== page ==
Simple question for you guys. I am trying to drive an LED with a 5V power source and a resistor in series. I understand how to calculate the minimum resistance needed to drive the LED with maximum current ((voltage supply - forward voltage) / maximum current) but I can't for the life of me figure out how to calculate the current through an LED with a given resistor. Say, we have our 5V source --> 330 ohm resistor --> LED with forward voltage of 3.15V --> ground. What's the current flowing through the circuit?
By applying Kirchoff's Voltage Law, you know the voltage across the resistance (supply voltage - forward voltage). With this, you can apply Ohm's Law to calculate the current through the resistor (you know the voltage across it and the resistance). Since it is a series circuit, the current through the resistor = the current through the LED.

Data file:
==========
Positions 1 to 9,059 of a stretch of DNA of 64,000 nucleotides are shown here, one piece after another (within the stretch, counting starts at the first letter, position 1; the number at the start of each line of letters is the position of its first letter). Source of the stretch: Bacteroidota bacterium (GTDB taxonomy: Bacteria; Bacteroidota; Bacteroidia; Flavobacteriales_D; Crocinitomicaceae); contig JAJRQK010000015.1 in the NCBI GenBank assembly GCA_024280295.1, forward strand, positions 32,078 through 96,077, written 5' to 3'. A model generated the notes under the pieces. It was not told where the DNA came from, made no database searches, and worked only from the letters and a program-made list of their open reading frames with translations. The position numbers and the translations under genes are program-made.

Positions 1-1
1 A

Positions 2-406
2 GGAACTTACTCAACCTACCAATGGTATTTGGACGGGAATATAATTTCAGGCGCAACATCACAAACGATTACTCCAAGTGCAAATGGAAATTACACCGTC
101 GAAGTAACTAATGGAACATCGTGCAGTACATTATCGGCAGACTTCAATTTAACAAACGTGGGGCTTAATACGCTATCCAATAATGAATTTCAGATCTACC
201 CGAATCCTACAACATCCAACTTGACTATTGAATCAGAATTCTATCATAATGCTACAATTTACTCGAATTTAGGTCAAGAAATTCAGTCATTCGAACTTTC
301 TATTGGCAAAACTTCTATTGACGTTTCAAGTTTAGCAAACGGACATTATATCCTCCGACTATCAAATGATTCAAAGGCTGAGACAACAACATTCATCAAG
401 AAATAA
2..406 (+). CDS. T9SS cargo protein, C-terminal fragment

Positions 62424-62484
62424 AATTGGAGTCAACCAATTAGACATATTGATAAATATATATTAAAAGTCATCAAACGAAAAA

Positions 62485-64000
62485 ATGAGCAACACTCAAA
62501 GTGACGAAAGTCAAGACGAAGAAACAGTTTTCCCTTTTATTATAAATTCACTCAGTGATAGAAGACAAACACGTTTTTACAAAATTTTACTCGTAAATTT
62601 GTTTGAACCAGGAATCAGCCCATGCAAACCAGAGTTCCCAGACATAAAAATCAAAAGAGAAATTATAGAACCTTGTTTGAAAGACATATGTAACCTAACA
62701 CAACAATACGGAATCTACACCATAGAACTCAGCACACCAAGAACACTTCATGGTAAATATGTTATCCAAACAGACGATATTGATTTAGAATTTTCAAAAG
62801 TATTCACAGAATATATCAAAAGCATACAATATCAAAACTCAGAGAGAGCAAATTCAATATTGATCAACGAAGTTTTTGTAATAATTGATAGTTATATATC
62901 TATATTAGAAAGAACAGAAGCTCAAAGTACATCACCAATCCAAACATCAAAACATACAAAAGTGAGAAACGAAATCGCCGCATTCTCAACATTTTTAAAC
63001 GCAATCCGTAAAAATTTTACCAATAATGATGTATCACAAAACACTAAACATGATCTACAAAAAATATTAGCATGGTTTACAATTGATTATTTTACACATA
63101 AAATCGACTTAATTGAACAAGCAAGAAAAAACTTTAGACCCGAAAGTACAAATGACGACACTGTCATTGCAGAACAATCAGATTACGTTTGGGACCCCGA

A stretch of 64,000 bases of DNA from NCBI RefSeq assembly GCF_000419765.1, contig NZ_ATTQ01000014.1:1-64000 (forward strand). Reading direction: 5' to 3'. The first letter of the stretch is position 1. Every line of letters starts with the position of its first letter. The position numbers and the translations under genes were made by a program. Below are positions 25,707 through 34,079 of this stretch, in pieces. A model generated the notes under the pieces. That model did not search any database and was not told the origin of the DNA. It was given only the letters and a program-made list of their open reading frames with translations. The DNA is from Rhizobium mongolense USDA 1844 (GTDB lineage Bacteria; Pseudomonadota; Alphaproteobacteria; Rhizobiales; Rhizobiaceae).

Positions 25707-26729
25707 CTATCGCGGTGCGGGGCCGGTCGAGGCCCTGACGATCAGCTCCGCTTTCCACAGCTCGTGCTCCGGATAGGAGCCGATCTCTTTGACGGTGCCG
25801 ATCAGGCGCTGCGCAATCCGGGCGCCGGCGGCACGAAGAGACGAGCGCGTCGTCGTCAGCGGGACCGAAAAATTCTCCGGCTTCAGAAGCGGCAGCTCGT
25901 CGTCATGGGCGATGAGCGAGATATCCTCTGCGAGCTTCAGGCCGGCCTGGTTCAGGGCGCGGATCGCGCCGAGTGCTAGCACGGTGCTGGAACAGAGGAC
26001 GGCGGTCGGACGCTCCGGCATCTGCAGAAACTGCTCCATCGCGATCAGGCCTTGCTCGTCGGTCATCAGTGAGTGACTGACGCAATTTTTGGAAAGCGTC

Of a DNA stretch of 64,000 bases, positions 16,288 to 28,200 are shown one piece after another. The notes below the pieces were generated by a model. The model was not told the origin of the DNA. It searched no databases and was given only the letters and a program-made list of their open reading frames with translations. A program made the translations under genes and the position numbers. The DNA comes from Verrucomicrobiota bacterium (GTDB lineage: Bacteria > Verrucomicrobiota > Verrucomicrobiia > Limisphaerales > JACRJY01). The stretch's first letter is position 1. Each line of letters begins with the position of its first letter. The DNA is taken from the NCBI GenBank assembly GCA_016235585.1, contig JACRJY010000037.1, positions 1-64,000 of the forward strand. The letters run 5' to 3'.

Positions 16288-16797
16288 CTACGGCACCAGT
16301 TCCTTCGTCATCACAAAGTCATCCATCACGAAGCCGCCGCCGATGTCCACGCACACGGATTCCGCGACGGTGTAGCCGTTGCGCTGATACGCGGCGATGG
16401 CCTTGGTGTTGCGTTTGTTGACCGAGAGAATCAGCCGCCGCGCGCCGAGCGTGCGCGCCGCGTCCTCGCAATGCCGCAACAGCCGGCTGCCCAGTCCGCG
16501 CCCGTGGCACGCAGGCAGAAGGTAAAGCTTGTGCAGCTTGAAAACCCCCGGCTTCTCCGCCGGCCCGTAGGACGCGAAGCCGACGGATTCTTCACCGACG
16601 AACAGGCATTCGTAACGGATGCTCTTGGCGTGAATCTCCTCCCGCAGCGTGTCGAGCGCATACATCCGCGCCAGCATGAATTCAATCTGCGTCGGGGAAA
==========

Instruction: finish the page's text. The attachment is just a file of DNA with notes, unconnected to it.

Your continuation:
Ugh, of course. Too simple. I knew I had enough information to back that number out, I suppose it has just been a long day and my brain already went into weekend mode. Thanks!
You'll want to check the LED datasheet for typical operating voltage @ specified current. Assuming a standard 5mm LED: White @ 20mA (Vin - Vf) / R = I Vin = 5 V Vf = 3.2V (found from LED datasheet @ 20mA) I = 0.02A 5V - 3.2 / R = 0.02A R = 90 Ohm Dont burn up your resistor! Calculate power in R: P = I^2 * R P = (0.02 * .02) * 90 P = .036W